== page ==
Book reviews à la bookworm...The good, the bad, and everything in between.
To save his own son's life, a man shoots Paul Mazzetti and his son Paulie in a convenience store, not knowing the effect the double murder would have on many lives, even years later.
Eight years after the convenience store shooting, Mazzetti's widow, a police detective, is still grieving, still pushing people away. She might want to rethink that strategy since someone is gunning for her. Ever since she's started digging around her former, and very dead, partner, one of the dirty cops in the BPDP, bullets and knives started flying.
And there's only one man she might trust enough to keep her, and her young daughter safe. The very man she'd sent packing months ago when he'd laid his heart bare to her as she lay in a hospital bed. The very man, that's just about lost all hope of ever having her love him back. Clay Maynard, doesn't have much time left to convince her, because someone really, desperately wants her dead. And they might even succeed...
In my (first) review of the previous book in this series, I bemoaned the fact we wouldn't get to read Deacon Novak's book next, and I had to endure the melodrama that is Stevie and Clay's story. In my second review of said book, my feelings toward them and their "romance" have improved exponentially, hence my second (after a re-read) review of their book has changed accordingly.
Although it was still a tad too melodramatic for my taste with all the baggage and boatloads of issues they both had, I really enjoyed reading about them again. I guess reading the whole series back to back and not having to wait between books improves the reading experience...and mellows my possible animosity toward any of the characters, their choices, and/or their decisions.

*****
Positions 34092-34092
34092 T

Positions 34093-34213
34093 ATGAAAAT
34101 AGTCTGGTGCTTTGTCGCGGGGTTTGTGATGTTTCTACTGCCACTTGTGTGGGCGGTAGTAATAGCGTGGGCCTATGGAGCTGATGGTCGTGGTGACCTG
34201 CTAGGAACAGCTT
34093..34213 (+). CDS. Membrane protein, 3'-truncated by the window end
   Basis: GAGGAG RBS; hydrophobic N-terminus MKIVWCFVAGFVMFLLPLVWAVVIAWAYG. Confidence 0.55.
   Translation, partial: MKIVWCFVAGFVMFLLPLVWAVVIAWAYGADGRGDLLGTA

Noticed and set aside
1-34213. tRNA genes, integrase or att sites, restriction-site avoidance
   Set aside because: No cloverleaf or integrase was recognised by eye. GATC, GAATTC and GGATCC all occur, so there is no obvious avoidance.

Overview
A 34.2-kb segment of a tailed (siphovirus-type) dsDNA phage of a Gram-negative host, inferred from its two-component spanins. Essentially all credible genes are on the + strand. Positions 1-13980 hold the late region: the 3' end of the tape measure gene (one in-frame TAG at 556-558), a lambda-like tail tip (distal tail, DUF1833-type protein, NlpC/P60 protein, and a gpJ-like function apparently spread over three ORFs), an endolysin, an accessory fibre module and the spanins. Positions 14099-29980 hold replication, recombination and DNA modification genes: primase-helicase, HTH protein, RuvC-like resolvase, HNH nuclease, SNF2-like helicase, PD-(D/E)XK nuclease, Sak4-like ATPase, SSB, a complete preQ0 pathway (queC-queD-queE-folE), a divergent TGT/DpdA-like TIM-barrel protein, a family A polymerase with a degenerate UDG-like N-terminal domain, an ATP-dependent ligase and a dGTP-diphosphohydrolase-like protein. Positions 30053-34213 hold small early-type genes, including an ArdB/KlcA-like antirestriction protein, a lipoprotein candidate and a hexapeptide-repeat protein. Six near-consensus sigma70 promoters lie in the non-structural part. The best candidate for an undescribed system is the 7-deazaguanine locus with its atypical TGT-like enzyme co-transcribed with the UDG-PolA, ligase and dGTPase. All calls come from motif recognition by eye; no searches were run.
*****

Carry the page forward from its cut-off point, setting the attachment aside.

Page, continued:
I'm not changing the labels/tags, though. I really hoped someone would (bitch)slap both Clay and Stevie multiple times at the beginning of the book (up to page 390 *grin*).
She had absolutely no clue as what she wanted until she almost lost it (the usual romance novel trope), and he, the formidable Marine-turned-cop-turned-PI, was so bloody whiny it made my teeth grit. I still rolled my eyes every single time he had one of his inner monologues about how he loved her, but how he couldn't have her, because she didn't want him...Boohoo. This was a forty-one-year-old guy! I like my book characters in touch with their feelings, but enough is enough.
I kept hoping he'd man up and go through with his plan to leave for good in the end. But I knew it wouldn't happen, because this is Romancelandia we're talking about. It all sorts itself out in the end and lots of HEAs ensue.
Despite all this I really enjoyed the "drama" that was CAS (Clay-and-Stevie as per the betting pool among their friends and colleagues), and I've come to realize they truly were made to be. They fit, baggage, issues, idiocy, and all.
The rest of the story, that this second time around slightly paled, compared to CAS (I'm a sucker, I know), the suspense part, was spot on. It kept the pace going nicely, the plot was tight and gripping, I got to revisit old "friends", saw Deacon Novak again (I'm starting his book today, promise), and it kept me, more or less since we all knew who the villain was, intrigued until the very end as to why this particular villain wanted Stevie dead so badly. I loved it, until somewhere toward the later chapters, when one of the secondary plots about the young cop and assistant ME also looking for answers, that, granted, happened to coincide with the main plot, slowed the pace in some paragraphs.
A nicely woven (and told) story.